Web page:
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Communications and Marketing
Lake Forest College Student Garden at Glen Rowan kicks off the growing season after a wet spring
Lake Forest College’s 5,600-square-foot Student Garden is up and growing again this summer for the eighth season since its inception in 2010.
Located behind historic Glen Rowan House, the organic garden is maintained entirely by garden stewards, which are student workers under the guidance of Assistant Professor of Psychology Kathryn Dohrmann, who has an interest in health and the environment, and Administrative Assistant for Environmental Studies Stephanie Reuse ’16. “The power really is with the students when it comes to the garden, which is one of the best things about it,” says Reuse.
This summer, the garden has three dedicated stewards and an ecosystem restorationist working tirelessly in the outdoor space anywhere from 15 to 30 hours a week: Danielle Oilschlager ’19, Katie Donaldson ’21, and Emma Hirte ’19, with the help of Lanzheng Liu ’19, a restorationist working for Associate Professor of English Ben Goluboff, who specializes in literature and the environment. Professors Dohrmann and Golubuff are both associated faculty in the Department of Environmental Studies.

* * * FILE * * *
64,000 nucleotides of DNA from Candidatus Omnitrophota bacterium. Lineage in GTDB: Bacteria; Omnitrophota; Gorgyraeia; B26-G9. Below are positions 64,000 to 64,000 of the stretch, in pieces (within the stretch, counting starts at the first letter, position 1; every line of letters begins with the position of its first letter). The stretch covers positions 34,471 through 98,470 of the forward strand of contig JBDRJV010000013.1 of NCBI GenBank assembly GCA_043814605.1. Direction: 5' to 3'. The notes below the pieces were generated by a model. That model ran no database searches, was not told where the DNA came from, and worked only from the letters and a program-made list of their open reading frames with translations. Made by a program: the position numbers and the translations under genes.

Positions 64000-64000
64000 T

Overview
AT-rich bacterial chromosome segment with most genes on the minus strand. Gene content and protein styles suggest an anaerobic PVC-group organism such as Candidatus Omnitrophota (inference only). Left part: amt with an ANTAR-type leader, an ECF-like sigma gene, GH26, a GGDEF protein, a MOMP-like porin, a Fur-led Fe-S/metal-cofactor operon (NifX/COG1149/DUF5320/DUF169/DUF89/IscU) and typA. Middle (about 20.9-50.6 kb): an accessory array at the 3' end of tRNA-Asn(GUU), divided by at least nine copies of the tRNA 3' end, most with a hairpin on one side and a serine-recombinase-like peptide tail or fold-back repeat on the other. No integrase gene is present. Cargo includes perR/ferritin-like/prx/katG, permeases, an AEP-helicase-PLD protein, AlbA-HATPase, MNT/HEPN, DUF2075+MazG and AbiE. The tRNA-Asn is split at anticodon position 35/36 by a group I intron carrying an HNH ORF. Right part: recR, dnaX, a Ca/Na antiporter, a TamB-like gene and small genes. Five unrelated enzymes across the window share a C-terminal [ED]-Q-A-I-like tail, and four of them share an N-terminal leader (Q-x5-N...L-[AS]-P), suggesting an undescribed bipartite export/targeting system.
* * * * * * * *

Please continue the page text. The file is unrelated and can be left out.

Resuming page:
This year, the gardening team is growing:
- Tri-colored beans
Everything in the garden is 100 percent organic, which can make weeding hard. While Donaldson admitted,“It’s more work without the pesticides,” she agreed with Hirte that the end result is “worth it.” Pesticide-free and completely organic means everything is safe to eat directly after harvesting.
“I finally felt like a real gardener when I ate lettuce from the ground,” Oilschlager said. “That has been one of my favorite parts—it doesn’t taste the same as lettuce from the store.”
Oilschlager, a biology major who is interested in botany, spent last summer interning for credit at the Chicago Botanic Gardens in Glencoe, Illinois. Through the help of Assistant Professor of Biology Lynn Westley, Oilschlager had the opportunity to spend 300 total hours working in the labs of the plant science building, running her own experiments, and studying plants. After a successful summer at the renowned 385-acre garden, Oilschlager wanted “the hands-on experience out in the field.”
“It has been maybe a month, but I have already learned so much,” said Oilschlager.
Described as a “little oasis” by Professor Dohrmann, the garden is not only the perfect opportunity for environmental studies majors, biology majors, and students interested in gardening to have hands-on experience but also a relaxing and peaceful place to learn and spend productive hours with like-minded peers.
The garden welcomes volunteers! For more information on how to get involved, contact Steph Reuse at email@example.com
-Nina Codell ’20